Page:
Oil Price Shocks: Mine Yucel Addresses Denver Energy Group
“It’s probably going to be a rough patch for the industry and the producing states for a while—till oil prices firm up. But I think we’ve hit bottom and we are slowly coming back up.”
That was the analysis, in a nutshell, from Federal Reserve Bank of Dallas Senior VP and Director of Research Mine Yucel in her keynote talk at the Third Annual Rocky Mountain Energy Economics Banquet Thursday night in Denver.
“The energy industry in the U.S. is really nimble and very resilient. What has happened is that they’ve adjusted to the $50 price. Not everybody can make money at $50, but they are quite nimble.”
In her presentation, Yucel went through the effects of the Nov. 2014 oil price shock on the industry and oil and gas producing states. The audience was already well in tune with the data—energy economics graduate students, Ph. D. candidates, and professors from the Colorado School of Mines, oil company executives, energy attorneys and capital markets professionals were in the audience.
“If history shows that an oil price shock leads to recession, why aren’t we seeing more cause and effect on the economy?” Yucel asked. “Research has shown that there is an asymmetrical relationship, which means that increases in prices affect the economy more than a decline in prices. When the price of oil goes up, things are more expensive, oil as an input is more expensive and so that is a negative for the economy. The allocated effect is that, since the cost of inputs has changed, there’s a reallocation of resources between different sectors. The price of oil goes up, you’re not buying the big cars anymore, you’re buying smaller cars, so there’s a reallocation of both labor and capital into different industries.
“So the price effect is negative and the reallocation effect is also negative, and so they come together and you have a pretty big effect.
“When the price goes down, the price effect is positive because everybody is better off, but the reallocation effect is still negative. There’s still a reallocation because the price has changed, so then when you put it all together that gives you the asymmetrical effect. That might be one of the reasons why we’re not seeing as much of an effect on the economy.
In the Q&A portion of the evening, Yucel talked about why oil price shocks affect the U.S. harder than when there are changes to natural gas prices. “One of the reasons we get hit with oil price shocks is because the price is a global price, so it doesn’t really matter if we’re importing all of it or if we produce all of it. Because it’s a global price when a shock happens in the rest of the world, it affects us.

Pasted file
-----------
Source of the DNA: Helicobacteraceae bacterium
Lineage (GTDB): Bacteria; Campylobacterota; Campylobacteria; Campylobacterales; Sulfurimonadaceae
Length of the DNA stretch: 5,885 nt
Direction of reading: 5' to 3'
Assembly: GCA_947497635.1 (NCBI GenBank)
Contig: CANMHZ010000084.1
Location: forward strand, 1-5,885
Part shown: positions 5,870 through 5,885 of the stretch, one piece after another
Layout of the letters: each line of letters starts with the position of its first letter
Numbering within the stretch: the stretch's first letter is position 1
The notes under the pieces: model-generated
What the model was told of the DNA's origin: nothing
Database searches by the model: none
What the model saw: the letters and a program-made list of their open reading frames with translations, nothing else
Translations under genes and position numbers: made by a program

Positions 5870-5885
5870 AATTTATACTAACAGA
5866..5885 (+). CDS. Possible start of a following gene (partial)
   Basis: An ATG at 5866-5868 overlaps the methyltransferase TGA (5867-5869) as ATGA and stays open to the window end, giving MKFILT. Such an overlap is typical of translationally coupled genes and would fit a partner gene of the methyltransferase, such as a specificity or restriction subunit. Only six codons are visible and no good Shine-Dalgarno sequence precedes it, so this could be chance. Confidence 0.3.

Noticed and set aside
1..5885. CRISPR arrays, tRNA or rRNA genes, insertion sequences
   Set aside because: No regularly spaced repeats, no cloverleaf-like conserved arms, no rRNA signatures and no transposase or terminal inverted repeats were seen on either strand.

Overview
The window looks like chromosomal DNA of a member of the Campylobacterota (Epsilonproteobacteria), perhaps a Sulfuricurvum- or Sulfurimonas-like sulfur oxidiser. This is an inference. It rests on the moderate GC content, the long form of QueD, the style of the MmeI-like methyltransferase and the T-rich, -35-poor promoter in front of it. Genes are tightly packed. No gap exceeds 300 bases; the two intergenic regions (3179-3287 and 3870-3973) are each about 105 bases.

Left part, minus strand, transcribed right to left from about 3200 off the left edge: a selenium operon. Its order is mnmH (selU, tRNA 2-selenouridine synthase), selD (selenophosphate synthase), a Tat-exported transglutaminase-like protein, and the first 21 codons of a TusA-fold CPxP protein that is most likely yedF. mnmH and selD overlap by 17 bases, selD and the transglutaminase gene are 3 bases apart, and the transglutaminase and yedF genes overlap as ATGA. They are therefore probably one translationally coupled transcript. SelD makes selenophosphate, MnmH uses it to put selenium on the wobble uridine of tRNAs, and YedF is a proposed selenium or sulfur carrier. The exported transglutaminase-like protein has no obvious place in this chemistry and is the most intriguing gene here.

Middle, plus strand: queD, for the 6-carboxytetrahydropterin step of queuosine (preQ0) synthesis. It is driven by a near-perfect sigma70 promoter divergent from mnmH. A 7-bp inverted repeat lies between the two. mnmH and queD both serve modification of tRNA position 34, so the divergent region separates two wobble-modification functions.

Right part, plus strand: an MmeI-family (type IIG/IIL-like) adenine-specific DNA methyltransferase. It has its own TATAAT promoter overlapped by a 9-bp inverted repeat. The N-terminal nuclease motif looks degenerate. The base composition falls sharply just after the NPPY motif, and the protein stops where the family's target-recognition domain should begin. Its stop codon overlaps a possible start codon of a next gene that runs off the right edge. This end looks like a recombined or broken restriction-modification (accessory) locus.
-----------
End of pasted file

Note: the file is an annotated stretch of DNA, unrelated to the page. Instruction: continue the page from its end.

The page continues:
“The gas market is not a global market yet. It may get there relative to LNG, but it just doesn’t make sense now. There’s not a global gas market, so in that sense you don’t get the same type of shock.
“The one thing about oil is—what is the substitute for oil? It’s used in transportation. There is really not a good substitute. We have the electric car, we have natural gas vehicles, but [they are a small factor].
“With gas, we use it for electricity generation and there is a substitute: you have coal. So that’s another reason the economy isn’t as buffeted by natural gas prices as it is by oil prices.”
OAG360: What’s your opinion of the viability of OPEC going forward?
Yucel: You know we said with the shale boom it was the end of OPEC. And here they are. They have a lot of cheap oil still. When you say OPEC, it’s really Saudi Arabia. The other OPEC members are actually producing at capacity. They need the money and they are producing at capacity. They don’t have any excess capacity at all. So it’s really the Saudis that have the 12 or 12.5 [MMBOPD]. They still have a lot of cheap oil. I don’t think we’ve seen the end of OPEC yet as long they have all that cheap oil.
But they’ve been surprised by us I think. They’ve been really surprised by how nimble [the U.S. shale producers are]. What’s going to happen if OPEC does cut output and prices go up a little bit—you saw those breakevens—it may mean more oil coming out of the U.S. It’s going to be uncertain, let’s put it that way. The U.S. has now shown that we’re not declining, we’re going to come back when the prices go up, so it’s a different ballgame right now. But I don’t think we’ve seen the end of OPEC, as long as Saudi Arabia has all that cheap oil.
The banquet and the speaker were hosted by the Colorado School of Mines Chapter of the U.S. Association of Energy Economics.